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Taking back forever, p.11
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       Taking Back Forever, p.11

           Karen Amanda Hooper
 
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  I couldn’t imagine any scenario bad enough to make me give up the ability to taste chocolate moonlight. “You said in the first life that I learned to sensperience. How many lives did it take for me to learn?”

  His eyes darted to the ceiling and he tilted his head. I envied his ability to think back on multiple lifetimes. “It was our fifth go-round. It took all of us a lot of practice.” He shrugged. “That’s the theme of life: make mistakes, keep practicing, hope to master a thing or two.”

  “Except our kindrily members die then come back to repeat it all.”

  “Not repeat. Evolve.”

  I had evolved. And then I flushed it all down the drain by erasing. “Your ability to traverse, did you have that right away? Or did that evolve too?”

  “That took practice as well. In my early days I’d traverse and end up naked on the other side. Very inconvenient when people were around.”

  My cheeks warmed at the thought of Nathan naked. I was envious of anyone who got a glimpse of that. “So you figured out how to take things with you. Like clothes.”

  He nodded as he wiped down a wrench and hung it on Anthony’s wallboard of tools.

  “Krista told me you can’t take people with you.”

  “Correct.”

  “How do you know?”

  “I’ve tried many times in the past.”

  “When was the last time you tried?”

  He sighed and wiped a smudge of grease off his arm. “A few years ago with Harmony.”

  “What happens when you try?”

  “Nothing on my end, besides feeling frustrated and having to come right back to check on the person I tried taking with me. Harmony explained a strong tingling sensation, but she never actually went anywhere. She developed a severe headache afterward.”

  “Let’s try it.”

  “The last thing you need is to participate in activities that induce more headaches.”

  “I’ll take some aspirin later. Just please try for me. I batted my eyelashes, feeling foolish for trying to seduce him into saying yes. But his face softened, so it must have worked.

  “Would it make you happy if I tried?”

  “Yes.”

  “Would it make you sad if I failed?”

  “Well, yes and no.”

  “And there’s the rub. I would never want to do anything to make you sad.”

  “That’s not fair. It’s not a bad kind of sad. I’d be a little disappointed that I couldn’t travel with you, but I’d be sadder if you didn’t try at all.”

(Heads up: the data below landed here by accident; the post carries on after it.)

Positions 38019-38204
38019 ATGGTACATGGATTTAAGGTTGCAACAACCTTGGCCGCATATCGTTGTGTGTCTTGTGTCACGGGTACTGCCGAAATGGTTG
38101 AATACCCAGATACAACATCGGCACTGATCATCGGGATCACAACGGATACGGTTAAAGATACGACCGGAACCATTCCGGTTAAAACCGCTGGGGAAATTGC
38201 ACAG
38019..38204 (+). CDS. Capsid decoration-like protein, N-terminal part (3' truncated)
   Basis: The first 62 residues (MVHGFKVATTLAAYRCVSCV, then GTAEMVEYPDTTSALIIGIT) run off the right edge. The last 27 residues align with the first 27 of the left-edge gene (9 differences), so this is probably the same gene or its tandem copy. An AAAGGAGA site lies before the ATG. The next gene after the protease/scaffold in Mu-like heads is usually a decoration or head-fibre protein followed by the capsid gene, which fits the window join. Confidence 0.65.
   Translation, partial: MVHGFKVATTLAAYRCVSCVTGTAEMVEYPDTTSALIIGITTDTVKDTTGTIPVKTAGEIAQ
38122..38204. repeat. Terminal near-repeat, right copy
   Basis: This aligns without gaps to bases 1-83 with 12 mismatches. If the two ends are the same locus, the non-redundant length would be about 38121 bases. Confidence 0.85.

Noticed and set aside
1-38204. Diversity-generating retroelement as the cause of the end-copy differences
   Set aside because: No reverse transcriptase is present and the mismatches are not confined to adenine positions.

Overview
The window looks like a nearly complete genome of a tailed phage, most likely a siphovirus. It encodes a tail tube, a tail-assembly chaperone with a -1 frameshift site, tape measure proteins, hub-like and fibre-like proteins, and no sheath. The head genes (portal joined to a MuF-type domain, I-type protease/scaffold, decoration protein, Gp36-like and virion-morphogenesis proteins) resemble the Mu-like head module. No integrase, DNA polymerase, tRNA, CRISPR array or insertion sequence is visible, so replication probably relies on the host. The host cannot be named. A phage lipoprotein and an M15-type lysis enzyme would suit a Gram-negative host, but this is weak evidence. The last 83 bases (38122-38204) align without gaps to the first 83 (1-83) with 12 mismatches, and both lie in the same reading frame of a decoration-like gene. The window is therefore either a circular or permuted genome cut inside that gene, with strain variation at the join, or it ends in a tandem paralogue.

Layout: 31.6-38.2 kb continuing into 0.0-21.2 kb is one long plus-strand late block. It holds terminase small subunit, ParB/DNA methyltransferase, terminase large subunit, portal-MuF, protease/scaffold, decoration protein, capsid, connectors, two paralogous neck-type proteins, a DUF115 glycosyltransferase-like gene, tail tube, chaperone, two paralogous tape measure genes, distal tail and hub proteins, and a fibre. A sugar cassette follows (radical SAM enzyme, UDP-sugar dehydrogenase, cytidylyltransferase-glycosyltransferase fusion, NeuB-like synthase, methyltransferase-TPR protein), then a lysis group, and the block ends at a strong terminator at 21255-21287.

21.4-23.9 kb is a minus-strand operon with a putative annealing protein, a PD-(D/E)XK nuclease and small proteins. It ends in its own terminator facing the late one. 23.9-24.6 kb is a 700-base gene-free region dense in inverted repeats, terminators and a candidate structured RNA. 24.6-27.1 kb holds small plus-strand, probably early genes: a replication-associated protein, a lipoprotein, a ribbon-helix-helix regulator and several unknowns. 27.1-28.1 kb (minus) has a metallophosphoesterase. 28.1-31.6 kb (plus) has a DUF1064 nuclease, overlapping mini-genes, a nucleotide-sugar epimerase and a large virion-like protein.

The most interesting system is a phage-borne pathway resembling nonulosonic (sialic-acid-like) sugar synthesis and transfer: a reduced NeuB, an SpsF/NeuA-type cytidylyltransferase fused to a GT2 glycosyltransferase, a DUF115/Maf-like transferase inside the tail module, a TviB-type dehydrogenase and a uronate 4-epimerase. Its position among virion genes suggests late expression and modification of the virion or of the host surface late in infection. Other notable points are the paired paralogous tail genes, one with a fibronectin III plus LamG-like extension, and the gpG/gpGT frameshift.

He sighed again and rolled his neck. “As you wish. I’ll give it a go, but afterward when you get a headache, and after I pamper you back to good health, I will say I told you so.”

  “Okay,” I agreed, bouncing on the balls of my feet. “Where should we go?”

  “How about we start small and try the driveway?” He motioned toward the open garage doors. The driveway right outside didn’t seem very exciting. “That way if I lose you along the way I won’t have to look far to find you.”

  My stomach clenched. “You could lose me when you traverse?”

  “Seeing as I’ve never taken anyone with me, I’m not sure what might happen.” He glanced at the floor in contemplation. “Dropping you into the ocean or over a mountain range could be disastrous.” He rubbed his chin. “And then if I couldn’t find the exact spot I lost you, well, that would be quite dire.”

  My eyes were wide with fear. He stared at me for a few seconds and then laughed. “I’m not Superman, Maryah. I don’t actually travel across land and water. I aether travel using light and energy. I couldn’t physically lose you.”

  I still didn’t understand, but I fake chuckled, trying to erase my mental image of floating in a dark ocean with great white sharks swarming me for dinner. “Okay then, let’s try it.”

  Standing in front of me, he looked like the gorgeous super-powered hero he just claimed not to be. He wrapped his grease-smeared arms around me. “On second thought, how about we traverse to our bedroom? That destination would be much more enjoyable.”

  I kissed his chin. “Take me anywhere you want.”

  He gripped me tight and mumbled with pessimism. “One failure to traverse with me coming up.”

  And then he was gone. His solid form vanished out of my arms and I was alone.